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Subject: Framing

Framing

From: Kim Andrews <kandrews<-a>
Date: Monday, May 19, 2008
Amber Morgan <morgana [at] warhol__org> writes

>I am hoping some conservators out there might help a registrar out.
>We have heard conflicting things regarding the use of spacers in
>frames, particularly for oversized works on paper.  Some
>conservators have encouraged the use of spacers as a method of
>keeping the surface of the print away from the glazing.  Others
>prefer no spacers, saying that the backing board alone isn't enough
>to support our oversized works and the pressure of the glazing on
>the mat is necessary to keep the object from bowing outwards.  Is
>there a preferred method among the conservation framing community?

The surface of a paper-based object should always be kept away from
the glazing.  Condensation on the glazing, even in a sealed package,
can damage materials in contact with the glazing, and most glazing,
especially acrylic, can actually abrade the media from ambient
vibrations.  Silkscreens, like Andy Warhol's, are especially
vulnerable to damage from this subtle abrasion.

Admittedly, the backing board must be very rigid to bridge the large
spaces created in oversized objects without bowing toward the
glazing. Honeycomb board like Tycore is extremely rigid, very light
weight and made from 100% cotton rag fiber.  Many of our oversize
housings are lighter in weight than smaller framed objects because
Tycore is so efficiently rigid. FYI, Tycore is not buffered.

Frames for objects housed with spacers and Tycore (almost 1 inch
deep) must be custom made, however, or the backs built up on
commercial moulding, because the entire housing package can measure
2-3 inches" in total depth.

Another important consideration in the housing of oversized objects
is the mounting method.  Objects must be slip hinged at the top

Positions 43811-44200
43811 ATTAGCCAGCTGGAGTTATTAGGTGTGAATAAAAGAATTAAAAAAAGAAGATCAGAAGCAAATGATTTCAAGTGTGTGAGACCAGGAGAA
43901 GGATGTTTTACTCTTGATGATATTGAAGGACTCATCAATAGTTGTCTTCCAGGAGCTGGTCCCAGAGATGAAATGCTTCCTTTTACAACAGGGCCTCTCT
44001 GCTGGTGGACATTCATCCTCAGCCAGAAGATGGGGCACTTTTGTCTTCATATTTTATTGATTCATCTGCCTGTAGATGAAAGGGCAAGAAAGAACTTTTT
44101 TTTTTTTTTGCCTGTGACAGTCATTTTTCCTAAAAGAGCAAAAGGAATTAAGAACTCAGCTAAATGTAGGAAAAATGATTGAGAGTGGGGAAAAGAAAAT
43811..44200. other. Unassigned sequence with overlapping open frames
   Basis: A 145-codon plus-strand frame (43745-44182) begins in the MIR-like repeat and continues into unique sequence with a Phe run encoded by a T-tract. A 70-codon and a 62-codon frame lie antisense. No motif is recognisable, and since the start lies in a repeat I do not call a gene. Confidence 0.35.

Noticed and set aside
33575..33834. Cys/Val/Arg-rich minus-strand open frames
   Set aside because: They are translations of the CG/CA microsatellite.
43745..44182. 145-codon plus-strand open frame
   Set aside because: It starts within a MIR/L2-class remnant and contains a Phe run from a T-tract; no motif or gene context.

(through the backing board) with additional accordion hinges at the
bottom and sides to lightly restrain the paper, or perimeter hinged,
to ensure a secure mount that doesn't allow the object to "drift"
toward the glazing through gravity or static charge.  V-hinges used
in a classic float are not strong enough for this type of housing.

Framed, oversized objects with spacers demand extra care in framing,
storage, installation and travel.  They must never be turned face
down, and so must be attached into their frame while held upright or
on an easel.  They must travel and be stored upright or with their
face up, and never tipped on their sides, so packed oversized
objects must be clearly labeled and art handlers fully trained.

The Conservation Center treats, houses and frames many, many
oversized objects (maps, drawings, artistic and scientific prints,
architectural renderings, et al) every year, with very successful
results using these protocols.

Kim Andrews
Preservation Services Officer
Conservation Center for Art and Historic Artifacts
264 S. 23rd Street
Philadelphia PA 19103
215-545-0613
Fax: 215-735-9313


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                  Conservation DistList Instance 21:62
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Received on Monday, 19 May, 2008

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